British Prime Minister Boris Johnson said Tuesday that the post-Brexit trade talks between Britain and the European Union (EU) are "very difficult" at the moment.
Johnson made the remarks ahead of his visit to Brussels this week for a crunch meeting with EU leaders in a bid to seek a breakthrough in the lengthy negotiations.
"You've got to be optimistic, you've got to believe there's the power of sweet reason to get this thing over the line," the prime minister told Sky News."But I've got to tell you it's looking very, very difficult at the moment."
Speaking to the BBC on Tuesday, Johnson said: "We will see where we get to in the course of the next two days, but I think the UK government's position is that we are willing to engage at any level, political or otherwise, we are willing to try anything."
"But there are just limits beyond which no sensible, independent government or country could go and people have got to understand that," he added.
The prime minister is expected to travel to Brussels on Thursday, the BBC said Tuesday.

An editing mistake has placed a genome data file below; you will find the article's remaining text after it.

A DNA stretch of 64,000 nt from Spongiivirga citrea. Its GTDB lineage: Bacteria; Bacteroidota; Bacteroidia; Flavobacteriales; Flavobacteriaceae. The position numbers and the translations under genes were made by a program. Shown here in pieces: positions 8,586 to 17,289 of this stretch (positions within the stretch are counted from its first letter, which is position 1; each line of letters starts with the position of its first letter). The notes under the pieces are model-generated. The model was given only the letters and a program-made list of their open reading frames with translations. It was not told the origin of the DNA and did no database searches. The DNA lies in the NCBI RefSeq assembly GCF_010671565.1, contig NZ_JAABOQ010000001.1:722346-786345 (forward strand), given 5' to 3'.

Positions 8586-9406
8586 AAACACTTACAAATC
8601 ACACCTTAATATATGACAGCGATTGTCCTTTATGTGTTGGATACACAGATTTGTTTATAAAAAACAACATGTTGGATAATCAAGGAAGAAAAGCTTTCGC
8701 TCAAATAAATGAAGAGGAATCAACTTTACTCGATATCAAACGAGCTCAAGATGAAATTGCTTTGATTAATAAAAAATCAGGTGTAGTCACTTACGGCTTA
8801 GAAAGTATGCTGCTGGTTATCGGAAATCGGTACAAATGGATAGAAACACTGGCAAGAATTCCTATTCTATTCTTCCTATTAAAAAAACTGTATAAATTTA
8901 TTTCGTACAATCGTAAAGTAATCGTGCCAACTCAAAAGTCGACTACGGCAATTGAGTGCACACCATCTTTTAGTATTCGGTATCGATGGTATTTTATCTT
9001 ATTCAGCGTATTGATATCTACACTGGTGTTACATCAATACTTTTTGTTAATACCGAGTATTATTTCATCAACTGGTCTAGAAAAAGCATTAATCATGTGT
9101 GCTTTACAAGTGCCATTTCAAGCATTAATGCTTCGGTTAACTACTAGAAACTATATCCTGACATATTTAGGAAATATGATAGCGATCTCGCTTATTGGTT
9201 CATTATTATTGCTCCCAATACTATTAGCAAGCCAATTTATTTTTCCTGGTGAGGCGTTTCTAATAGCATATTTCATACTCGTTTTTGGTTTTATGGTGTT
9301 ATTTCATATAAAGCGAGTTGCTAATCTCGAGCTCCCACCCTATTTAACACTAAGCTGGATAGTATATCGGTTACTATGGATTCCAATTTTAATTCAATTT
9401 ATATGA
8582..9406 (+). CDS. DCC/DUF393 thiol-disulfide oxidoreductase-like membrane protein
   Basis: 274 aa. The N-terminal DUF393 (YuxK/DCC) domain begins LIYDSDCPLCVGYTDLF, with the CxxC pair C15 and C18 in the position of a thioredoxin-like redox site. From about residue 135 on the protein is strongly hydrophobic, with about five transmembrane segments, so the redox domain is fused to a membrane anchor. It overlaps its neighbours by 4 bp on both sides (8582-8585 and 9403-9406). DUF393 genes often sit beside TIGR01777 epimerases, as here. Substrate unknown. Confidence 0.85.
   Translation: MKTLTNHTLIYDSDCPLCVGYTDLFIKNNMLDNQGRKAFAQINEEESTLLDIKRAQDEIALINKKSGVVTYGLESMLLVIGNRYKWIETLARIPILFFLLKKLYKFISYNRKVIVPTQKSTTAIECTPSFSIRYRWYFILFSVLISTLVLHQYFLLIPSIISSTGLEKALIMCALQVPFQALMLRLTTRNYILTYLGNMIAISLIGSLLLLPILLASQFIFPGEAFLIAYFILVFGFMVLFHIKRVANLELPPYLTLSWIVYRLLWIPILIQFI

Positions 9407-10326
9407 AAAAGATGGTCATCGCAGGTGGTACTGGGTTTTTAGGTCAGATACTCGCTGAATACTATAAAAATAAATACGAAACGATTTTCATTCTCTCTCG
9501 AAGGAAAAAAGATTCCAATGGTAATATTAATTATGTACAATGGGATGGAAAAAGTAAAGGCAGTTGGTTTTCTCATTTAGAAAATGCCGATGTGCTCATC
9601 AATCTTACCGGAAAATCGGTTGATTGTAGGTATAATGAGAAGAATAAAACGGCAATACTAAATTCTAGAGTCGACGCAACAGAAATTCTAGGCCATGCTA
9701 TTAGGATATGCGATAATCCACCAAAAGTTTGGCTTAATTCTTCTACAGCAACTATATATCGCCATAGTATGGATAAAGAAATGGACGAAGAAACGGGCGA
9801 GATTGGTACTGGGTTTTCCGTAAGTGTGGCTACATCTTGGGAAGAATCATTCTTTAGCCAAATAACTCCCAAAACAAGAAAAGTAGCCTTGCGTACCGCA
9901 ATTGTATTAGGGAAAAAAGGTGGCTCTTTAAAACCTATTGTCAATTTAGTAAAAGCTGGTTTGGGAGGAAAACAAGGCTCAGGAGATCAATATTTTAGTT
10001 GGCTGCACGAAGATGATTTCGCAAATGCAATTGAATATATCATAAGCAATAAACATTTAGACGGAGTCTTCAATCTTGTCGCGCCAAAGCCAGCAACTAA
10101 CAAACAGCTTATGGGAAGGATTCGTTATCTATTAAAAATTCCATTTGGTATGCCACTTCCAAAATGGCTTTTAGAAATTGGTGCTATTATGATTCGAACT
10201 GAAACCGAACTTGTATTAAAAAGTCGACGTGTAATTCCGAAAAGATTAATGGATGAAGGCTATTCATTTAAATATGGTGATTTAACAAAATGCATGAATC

In a bid to unlock the stalemate in post-Brexit trade talks, Johnson and European Commission President Ursula von der Leyen made a telephone call on Monday, the second one in 48 hours.
During the phone conversation, they said that the conditions for finalizing a trade agreement "are not there due to the remaining significant differences on three critical issues: level playing field, governance and fisheries" between the two sides.
"As agreed on Saturday, we took stock today of the ongoing negotiations," the two leaders said in a statement following the phone call.
"We asked our chief negotiators and their teams to prepare an overview of the remaining differences to be discussed in a physical meeting in Brussels in the coming days," the statement added.
The two leaders had phone conversations several times instead of face-to-face discussions due to the COVID-19 pandemic.
The trade negotiations are at a crucial stage as time is running out for both sides to secure a deal before the Brexit transition period expires at the end of the year.
Failure to reach a free trade agreement means bilateral trade will fall back on World Trade Organization (WTO) rules in 2021.